Sonorants contrast with obstruents, which do cause turbulence in the vocal tract.

Whereas most obstruents are voiceless, the great majority of sonorants are voiced.

A typical sonorant inventory found in many languages comprises the following: two nasals /m/, /n/, two semivowels /w/, /j/, and two liquids /l/, /r/.

English has the following sonorant consonantal phonemes: /l/, /m/, /n/, /ŋ/, /ɹ/, /w/, /j/
Obstruents, nasal stops, liquids,glides (minimal restriction)

In articulatory phonetics, a consonant is a speech sound that is articulated with complete or partial closure of the vocal tract. Examples are [p], pronounced with the lips; [t], pronounced with the front of the tongue; [k], pronounced with the back of the tongue; [h], pronounced in the throat; [f] and [s], pronounced by forcing air through a narrow channel (fricatives); and [m] and [n], which have air flowing through the nose (nasals). Contrasting with consonants are vowels.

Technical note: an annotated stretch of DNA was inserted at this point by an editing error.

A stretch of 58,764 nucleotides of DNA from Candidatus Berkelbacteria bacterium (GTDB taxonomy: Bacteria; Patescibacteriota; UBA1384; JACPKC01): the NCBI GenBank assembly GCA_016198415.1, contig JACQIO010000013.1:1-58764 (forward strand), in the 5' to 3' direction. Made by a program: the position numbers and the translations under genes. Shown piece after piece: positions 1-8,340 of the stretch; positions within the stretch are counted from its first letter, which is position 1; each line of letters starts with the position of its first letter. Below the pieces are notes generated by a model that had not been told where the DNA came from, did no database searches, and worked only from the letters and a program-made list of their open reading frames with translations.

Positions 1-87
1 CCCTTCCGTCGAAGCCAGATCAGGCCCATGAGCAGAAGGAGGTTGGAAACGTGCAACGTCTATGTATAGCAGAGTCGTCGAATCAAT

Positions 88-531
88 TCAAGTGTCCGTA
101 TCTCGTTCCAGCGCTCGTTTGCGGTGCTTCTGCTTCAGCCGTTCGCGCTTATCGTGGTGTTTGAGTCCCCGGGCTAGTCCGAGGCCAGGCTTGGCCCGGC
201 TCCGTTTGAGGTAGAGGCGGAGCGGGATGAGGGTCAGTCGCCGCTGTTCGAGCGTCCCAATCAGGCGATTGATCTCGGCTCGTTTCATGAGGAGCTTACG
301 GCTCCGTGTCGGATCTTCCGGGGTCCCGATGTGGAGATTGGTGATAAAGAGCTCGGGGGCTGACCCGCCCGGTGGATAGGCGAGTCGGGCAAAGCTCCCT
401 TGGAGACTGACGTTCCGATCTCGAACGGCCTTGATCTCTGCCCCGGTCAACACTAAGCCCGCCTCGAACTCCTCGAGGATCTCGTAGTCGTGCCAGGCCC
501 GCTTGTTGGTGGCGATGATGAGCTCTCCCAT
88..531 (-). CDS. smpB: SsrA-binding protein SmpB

Since the number of possible sounds in all of the world's languages is much greater than the number of letters in any one alphabet, linguists have devised systems such as the International Phonetic Alphabet (IPA) to assign a unique and unambiguous symbol to each attested consonant. In fact, the Latin alphabet, which is used to write English, has fewer consonant letters than English has consonant sounds, so digraphs like "ch", "sh", "th", and "zh" are used to extend the alphabet, and some letters and digraphs represent more than one consonant. For example, the sound spelled "th" in "this" is a different consonant than the "th" sound in "thin". (In the IPA they are transcribed [ð] and [θ], respectively.)